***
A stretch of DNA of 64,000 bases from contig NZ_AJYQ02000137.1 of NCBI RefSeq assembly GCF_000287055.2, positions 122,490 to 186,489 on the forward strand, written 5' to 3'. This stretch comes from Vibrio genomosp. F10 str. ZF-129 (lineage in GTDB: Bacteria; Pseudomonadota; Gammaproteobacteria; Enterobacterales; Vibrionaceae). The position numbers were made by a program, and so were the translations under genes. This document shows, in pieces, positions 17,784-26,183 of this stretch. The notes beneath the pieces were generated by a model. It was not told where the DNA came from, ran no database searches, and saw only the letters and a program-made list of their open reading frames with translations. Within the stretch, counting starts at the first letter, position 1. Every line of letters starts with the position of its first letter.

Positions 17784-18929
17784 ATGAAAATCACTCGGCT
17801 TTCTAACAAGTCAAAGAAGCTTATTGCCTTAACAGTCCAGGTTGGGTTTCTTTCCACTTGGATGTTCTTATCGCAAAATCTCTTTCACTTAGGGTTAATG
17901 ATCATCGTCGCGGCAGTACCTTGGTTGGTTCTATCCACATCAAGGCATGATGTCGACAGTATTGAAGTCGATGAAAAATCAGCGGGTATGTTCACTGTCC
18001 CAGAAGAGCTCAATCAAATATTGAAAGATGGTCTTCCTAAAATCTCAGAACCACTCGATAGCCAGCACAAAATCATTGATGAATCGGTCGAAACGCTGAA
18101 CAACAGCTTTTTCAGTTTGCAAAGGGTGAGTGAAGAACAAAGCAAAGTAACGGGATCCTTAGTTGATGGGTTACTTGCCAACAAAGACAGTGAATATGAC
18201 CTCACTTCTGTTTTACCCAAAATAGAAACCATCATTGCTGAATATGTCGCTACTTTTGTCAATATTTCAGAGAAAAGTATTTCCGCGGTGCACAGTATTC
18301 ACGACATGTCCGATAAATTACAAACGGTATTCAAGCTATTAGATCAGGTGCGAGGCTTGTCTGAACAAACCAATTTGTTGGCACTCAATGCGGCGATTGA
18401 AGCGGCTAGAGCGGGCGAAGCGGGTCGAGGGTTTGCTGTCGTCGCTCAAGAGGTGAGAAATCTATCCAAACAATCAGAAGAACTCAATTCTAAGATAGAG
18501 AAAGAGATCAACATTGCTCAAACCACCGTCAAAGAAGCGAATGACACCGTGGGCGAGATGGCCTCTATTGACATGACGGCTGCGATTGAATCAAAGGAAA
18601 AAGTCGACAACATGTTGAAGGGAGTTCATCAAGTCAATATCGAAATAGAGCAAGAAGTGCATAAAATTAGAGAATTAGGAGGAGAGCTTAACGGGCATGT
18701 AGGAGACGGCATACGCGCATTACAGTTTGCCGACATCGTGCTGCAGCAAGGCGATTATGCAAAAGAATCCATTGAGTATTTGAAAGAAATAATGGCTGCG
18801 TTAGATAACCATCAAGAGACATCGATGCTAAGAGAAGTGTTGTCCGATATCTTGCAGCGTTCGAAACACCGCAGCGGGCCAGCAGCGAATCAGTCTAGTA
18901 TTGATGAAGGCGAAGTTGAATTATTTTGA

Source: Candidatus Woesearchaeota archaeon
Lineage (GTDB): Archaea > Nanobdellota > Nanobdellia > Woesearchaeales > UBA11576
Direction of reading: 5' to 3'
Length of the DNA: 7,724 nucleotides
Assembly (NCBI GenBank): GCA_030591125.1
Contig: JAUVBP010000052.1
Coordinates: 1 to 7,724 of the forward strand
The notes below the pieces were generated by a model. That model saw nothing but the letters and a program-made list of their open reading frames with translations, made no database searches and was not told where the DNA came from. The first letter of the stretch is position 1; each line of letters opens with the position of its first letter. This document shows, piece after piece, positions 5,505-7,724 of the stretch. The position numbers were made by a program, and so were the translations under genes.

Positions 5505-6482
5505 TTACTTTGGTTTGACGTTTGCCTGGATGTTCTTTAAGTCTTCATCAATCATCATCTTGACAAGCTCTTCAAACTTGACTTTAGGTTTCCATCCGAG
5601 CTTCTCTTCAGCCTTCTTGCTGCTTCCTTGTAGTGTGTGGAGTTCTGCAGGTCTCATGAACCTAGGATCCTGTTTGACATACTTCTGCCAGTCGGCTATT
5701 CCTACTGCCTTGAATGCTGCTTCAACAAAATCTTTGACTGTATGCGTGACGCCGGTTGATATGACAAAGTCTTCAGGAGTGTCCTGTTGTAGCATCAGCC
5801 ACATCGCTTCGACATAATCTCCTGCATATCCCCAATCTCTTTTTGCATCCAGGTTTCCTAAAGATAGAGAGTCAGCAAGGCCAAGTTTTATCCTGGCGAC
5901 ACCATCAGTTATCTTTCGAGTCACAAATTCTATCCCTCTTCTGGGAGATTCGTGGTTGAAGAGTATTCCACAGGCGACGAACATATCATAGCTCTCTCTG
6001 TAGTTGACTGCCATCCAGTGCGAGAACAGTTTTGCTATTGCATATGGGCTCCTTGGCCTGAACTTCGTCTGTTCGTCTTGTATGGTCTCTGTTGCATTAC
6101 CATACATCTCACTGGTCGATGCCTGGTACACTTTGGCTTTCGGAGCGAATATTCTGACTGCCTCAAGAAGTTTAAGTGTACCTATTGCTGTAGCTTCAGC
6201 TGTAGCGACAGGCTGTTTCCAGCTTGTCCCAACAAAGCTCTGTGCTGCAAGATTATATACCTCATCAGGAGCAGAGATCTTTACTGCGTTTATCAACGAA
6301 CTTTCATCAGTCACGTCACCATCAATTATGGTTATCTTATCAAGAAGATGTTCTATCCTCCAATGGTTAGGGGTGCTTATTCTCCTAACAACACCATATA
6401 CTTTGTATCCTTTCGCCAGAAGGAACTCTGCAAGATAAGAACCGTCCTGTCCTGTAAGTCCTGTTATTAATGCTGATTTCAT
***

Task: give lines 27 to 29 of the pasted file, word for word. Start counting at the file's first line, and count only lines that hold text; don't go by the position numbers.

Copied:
5701 CCTACTGCCTTGAATGCTGCTTCAACAAAATCTTTGACTGTATGCGTGACGCCGGTTGATATGACAAAGTCTTCAGGAGTGTCCTGTTGTAGCATCAGCC
5801 ACATCGCTTCGACATAATCTCCTGCATATCCCCAATCTCTTTTTGCATCCAGGTTTCCTAAAGATAGAGAGTCAGCAAGGCCAAGTTTTATCCTGGCGAC
5901 ACCATCAGTTATCTTTCGAGTCACAAATTCTATCCCTCTTCTGGGAGATTCGTGGTTGAAGAGTATTCCACAGGCGACGAACATATCATAGCTCTCTCTG